Despite being a mboch, women love me: 'Antie Boss' actor Njoroge

Johnson Fish Chege aka Njoroge in Auntie Boss.

Johnson Fish Chege aka Njoroge of the TV Drama, Auntie Boss speaks about his love for comedy, being a stammer and his alter ego.

You play the role of a house help in the TV series, Auntie Boss. Do guys ever look down upon you?

I enjoy playing the role. I don’t think it is stupid. In the series, Njoroge is just an African man who works hard to provide for the family. He does everything to put food on the table. He was brought up in shags and is trying his best to fit in the city life. I love playing Njoroge.

What about your women fans?

Women are so good to me; I would say women love me! From the reactions I get from the public, I am almost certain to say that women appreciate me because I make them laugh.

Comedians are generally loners and fairly quiet. How true is this?

Very true. Most comedians are loners since people do not understand us. We go through so much, we make people laugh but the question is who makes us laugh?

Comedians end up drinking too much and are depressed. Most people don’t understand how you can be in low moods or sad. They always demand you crack jokes for them and that’s why we tend to keep away from friends and sometimes, even family.

When did you start into comedy and acting generally?

I started in school by taking part in the drama festival. In 2006, I joined the Kenya National Theatre, where I used to act in set books. Later, I started doing comedy. Comedy is difficult and people walk in with the fear of not being accepted.

What was your first role?

My first role was a funny character in Merchant of Venice; I loved it because it had the Shakespeare accent. I played Askari in Kifo Kisimani. I was paid Sh250.

As a stand-up comedian, how do you create comedy?

Comedy is all about the environment around you and what people relate to. I create comedy from what I observe, whatever meets the eye and my daily life. Comedy is out of experience, from home to my neighbours.

Do you ever find yourself playing a role in between normal conversations?

No! I am a totally different person from the character I play. For instance in “General Theodore” that is an old man, I can’t play old in real life. Characters are limited and act on demands.

Has the education system you went through played a role in shaping what you are today?

Yes it did. Education plays a very big role, from learning to communicate to speaking English or Kiswahili. The 8-4-4 system made me a hardcore, it shaped me.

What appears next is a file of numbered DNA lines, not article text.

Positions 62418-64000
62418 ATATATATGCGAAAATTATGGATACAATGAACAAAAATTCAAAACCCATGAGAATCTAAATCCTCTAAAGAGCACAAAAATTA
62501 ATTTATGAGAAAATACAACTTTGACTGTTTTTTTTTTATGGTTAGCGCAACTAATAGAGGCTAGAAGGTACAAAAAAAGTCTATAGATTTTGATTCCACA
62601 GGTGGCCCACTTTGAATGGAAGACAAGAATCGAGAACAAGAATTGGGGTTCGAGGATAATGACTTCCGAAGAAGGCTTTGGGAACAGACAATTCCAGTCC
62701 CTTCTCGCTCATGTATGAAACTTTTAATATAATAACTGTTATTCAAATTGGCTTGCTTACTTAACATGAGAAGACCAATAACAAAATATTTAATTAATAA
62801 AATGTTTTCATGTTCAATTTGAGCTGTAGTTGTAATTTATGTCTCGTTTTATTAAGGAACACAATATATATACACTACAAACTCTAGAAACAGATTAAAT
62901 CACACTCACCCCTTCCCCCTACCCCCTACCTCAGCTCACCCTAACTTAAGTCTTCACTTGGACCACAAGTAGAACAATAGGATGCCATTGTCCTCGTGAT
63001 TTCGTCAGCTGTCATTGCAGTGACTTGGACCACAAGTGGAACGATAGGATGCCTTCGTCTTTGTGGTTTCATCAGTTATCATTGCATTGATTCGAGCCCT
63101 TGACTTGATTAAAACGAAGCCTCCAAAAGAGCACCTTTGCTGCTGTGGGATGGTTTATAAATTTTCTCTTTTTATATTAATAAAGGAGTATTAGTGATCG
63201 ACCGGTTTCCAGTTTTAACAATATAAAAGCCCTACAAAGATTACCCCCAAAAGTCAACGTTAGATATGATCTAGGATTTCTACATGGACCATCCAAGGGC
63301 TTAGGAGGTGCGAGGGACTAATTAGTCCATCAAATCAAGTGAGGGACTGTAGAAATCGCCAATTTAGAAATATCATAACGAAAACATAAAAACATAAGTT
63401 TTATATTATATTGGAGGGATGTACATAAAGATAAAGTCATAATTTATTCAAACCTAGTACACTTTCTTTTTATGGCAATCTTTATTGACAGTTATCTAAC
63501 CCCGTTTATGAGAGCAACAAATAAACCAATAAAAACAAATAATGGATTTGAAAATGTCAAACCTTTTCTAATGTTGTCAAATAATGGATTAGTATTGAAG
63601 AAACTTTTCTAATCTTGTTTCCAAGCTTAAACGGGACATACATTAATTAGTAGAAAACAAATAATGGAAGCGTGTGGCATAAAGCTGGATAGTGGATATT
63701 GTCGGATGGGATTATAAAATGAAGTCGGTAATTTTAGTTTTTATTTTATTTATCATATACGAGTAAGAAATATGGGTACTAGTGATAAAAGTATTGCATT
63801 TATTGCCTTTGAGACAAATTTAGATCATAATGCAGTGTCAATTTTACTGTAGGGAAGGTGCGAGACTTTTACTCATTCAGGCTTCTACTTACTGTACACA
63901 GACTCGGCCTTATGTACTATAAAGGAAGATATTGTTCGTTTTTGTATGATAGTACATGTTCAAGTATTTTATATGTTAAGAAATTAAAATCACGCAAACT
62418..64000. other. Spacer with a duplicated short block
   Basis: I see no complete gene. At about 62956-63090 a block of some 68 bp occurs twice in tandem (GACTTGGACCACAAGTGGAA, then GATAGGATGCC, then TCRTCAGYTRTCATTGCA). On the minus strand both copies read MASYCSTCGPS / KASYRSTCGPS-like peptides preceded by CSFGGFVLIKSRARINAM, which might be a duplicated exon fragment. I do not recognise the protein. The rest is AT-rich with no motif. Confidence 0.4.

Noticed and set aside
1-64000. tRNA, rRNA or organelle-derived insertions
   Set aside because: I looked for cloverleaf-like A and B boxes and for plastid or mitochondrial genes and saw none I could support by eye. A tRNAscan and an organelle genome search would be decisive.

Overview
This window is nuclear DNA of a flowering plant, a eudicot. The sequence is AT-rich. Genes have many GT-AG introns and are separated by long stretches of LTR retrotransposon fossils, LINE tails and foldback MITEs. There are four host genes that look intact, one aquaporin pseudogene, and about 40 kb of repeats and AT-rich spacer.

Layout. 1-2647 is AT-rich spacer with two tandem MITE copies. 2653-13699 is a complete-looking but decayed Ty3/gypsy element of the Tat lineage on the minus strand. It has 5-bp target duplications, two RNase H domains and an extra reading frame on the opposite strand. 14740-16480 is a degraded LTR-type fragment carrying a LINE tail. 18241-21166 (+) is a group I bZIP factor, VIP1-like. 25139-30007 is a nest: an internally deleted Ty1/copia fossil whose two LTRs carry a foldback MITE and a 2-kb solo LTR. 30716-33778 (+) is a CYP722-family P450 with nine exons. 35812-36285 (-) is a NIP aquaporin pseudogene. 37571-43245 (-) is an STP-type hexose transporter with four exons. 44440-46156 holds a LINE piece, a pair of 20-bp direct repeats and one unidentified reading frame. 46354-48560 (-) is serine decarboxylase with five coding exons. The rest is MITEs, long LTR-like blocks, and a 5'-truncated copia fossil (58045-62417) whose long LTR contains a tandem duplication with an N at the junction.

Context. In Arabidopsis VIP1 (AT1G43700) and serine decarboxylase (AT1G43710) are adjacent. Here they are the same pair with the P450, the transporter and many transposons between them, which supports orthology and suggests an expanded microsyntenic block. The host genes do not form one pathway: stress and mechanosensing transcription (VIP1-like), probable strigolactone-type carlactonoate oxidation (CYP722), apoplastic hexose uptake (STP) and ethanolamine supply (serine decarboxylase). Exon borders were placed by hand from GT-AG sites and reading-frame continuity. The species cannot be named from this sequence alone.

How has your childhood experience influence your adulthood career choices?

As a child, I didn’t speak much. I am a stammerer, a reformed stammerer, but I still stammer when it is cold.

As a child, I didn’t speak because I feared people would laugh at me, so staying quiet made me very observant and I would absorb so much around me.

Johnson Fish Chege aka Njoroge.

The role of Theodore is highly borrowed from my folks. So, my childhood has been impactful. For instance, the role of Njoroge as a house help comes easy because I grew up watching one Taita guy who was a caregiver in my neighbourhood so I borrowed a lot from him. I was also very smart in class and had two or three friends.

How do your kids and wife view you?

I am married to an artist; my children are proud of me and appreciate what I do. So I do not have a problem in my house because my wife understands since she is in that space.

What are some of the challenges you faced when starting your career?

I was the first actor in my family, so I didn’t get any kind of mentorship, and my parents envisioned me as a doctor so it was difficult to convince them that this is what I want.

Is comedy an inborn talent or someone can learn how to do it?

Comedy is talent. You can’t just get up and make people laugh. It has to start somewhere, it is inborn. What you master is the confidence to get out and stand in front of people.

Why is Trevor Noah your favourite comedian?

This is a person you can relate with directly, born in South Africa, gone through apartheid and he thrives in a totally different land hosting live shows in a foreign land.

Who is your role model?

My role model is Tyler Perry. He has done good for himself! I want to have my own production company.

What can you look back and say is your greatest accomplishment?

Creating the character General Theodore is something I consider as a big achievement.

What is the most interesting thing about you that we wouldn’t learn from your face on TV?

I am boring person because I am very reserved and I like observing and I am always quiet. I spend most of the time reading.

What is that one thing you would change if you look back at time?

Nothing!  Things happen the way they come. Everything has fallen into place, in God’s timing, I trust the process and I respect the process.

 

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